One common problem for injured workers in Ohio is delays in getting their injuries treated. Paperwork and red tape from the state Bureau of Workers’ compensation can make it take longer to receive needed medical care, such as rehabilitation or surgery, than if the victim had sustained the same injury outside of work.
As the BWC administrator told the Akron Beacon Journal, the longer a person injured on the job spends recovering, the less likely it will be that he or she will return to work. Thus, cutting down on paperwork delays can only help workers heal faster and more completely, while reducing the cost of many claims.
This is the impetus behind a BWC pilot program, called Enhanced Care Program, that is currently underway in Northeast Ohio. Doctors in one of 16 counties will have the option of treating patients who were hurt at work the same way they would any regular health-care claim. The BWC administrator estimates that the reduced red tape could shave five to eight days off of typical workplace injury claims, and 20-25 days off of more complicated cases.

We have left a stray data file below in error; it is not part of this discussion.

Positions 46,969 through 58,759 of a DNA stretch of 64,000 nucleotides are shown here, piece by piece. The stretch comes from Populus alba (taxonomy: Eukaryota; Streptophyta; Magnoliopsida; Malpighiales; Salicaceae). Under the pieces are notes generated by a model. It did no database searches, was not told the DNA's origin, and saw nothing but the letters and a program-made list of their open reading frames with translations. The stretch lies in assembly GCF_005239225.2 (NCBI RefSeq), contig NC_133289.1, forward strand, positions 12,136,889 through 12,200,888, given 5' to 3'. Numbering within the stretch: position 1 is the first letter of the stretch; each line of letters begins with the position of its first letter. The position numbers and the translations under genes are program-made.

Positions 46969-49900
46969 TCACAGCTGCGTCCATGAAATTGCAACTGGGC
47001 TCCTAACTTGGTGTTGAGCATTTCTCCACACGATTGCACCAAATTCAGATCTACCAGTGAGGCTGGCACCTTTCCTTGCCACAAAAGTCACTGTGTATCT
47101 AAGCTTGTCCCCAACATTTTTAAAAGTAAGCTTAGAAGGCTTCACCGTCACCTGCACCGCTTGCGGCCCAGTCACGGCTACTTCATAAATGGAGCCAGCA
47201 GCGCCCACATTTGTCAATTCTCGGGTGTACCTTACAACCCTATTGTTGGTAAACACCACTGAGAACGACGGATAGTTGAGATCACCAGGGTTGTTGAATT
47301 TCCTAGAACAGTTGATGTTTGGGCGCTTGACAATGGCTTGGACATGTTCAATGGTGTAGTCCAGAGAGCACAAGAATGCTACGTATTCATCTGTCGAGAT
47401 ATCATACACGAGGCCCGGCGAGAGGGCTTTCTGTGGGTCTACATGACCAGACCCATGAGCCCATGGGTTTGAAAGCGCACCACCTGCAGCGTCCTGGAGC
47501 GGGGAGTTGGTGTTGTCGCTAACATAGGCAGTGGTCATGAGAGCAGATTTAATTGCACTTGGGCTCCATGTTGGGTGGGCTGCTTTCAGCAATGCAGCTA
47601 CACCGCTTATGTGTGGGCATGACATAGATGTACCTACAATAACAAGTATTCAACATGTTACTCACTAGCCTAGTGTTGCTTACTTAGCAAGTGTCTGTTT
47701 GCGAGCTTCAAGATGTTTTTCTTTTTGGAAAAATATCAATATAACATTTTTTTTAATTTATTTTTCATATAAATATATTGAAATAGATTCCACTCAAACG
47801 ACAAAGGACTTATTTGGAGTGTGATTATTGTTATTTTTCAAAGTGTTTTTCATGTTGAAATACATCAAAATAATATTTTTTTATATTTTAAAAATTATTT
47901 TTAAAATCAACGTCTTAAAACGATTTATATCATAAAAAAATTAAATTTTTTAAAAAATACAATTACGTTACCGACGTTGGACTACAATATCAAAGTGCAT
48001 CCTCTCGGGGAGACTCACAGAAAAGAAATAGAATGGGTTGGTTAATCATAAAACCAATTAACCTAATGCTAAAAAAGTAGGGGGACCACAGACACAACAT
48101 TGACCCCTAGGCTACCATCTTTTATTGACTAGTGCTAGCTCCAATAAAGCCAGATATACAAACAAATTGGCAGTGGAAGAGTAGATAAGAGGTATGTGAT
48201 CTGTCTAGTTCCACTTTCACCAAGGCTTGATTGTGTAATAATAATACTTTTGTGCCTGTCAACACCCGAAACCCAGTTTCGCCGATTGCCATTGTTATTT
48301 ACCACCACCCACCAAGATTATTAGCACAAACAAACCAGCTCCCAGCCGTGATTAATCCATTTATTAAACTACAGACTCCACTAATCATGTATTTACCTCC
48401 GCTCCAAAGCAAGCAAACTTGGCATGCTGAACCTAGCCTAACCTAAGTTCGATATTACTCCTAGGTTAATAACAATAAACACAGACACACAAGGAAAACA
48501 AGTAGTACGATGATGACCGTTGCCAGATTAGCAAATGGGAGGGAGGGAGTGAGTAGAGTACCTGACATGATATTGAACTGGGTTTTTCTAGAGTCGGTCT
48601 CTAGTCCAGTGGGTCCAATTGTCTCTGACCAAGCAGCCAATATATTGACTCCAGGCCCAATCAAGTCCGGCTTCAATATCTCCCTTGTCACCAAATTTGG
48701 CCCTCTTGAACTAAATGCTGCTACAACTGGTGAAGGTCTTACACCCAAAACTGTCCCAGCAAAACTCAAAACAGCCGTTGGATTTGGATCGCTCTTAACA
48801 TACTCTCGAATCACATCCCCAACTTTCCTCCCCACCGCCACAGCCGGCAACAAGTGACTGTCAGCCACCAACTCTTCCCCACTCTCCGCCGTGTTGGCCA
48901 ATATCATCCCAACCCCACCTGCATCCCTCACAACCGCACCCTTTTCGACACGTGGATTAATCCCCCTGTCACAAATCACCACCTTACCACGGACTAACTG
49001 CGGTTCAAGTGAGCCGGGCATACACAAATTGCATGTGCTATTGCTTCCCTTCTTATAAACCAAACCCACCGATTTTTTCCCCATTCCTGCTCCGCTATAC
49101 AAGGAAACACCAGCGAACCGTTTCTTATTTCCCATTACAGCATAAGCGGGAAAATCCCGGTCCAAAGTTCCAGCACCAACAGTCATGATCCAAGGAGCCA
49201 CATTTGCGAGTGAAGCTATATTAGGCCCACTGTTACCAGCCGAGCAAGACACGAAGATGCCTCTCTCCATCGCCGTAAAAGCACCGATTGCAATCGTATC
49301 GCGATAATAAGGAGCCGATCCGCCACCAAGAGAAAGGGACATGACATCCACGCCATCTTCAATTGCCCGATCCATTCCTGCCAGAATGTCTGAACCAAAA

The pilot program will focus on uncontested claims and contested claims involving knee injuries. BWC expects 400 to 500 claims to be part of the pilot, which began July 1 and will last between six months and a year.
As long as it does not sacrifice accuracy or deprive claimants of a fair chance at workers’ compensation benefits, any streamlining and quickening of the process of filing a claim is likely to be welcome. It will be interesting to learn the results of this pilot, especially from the workers’ perspective.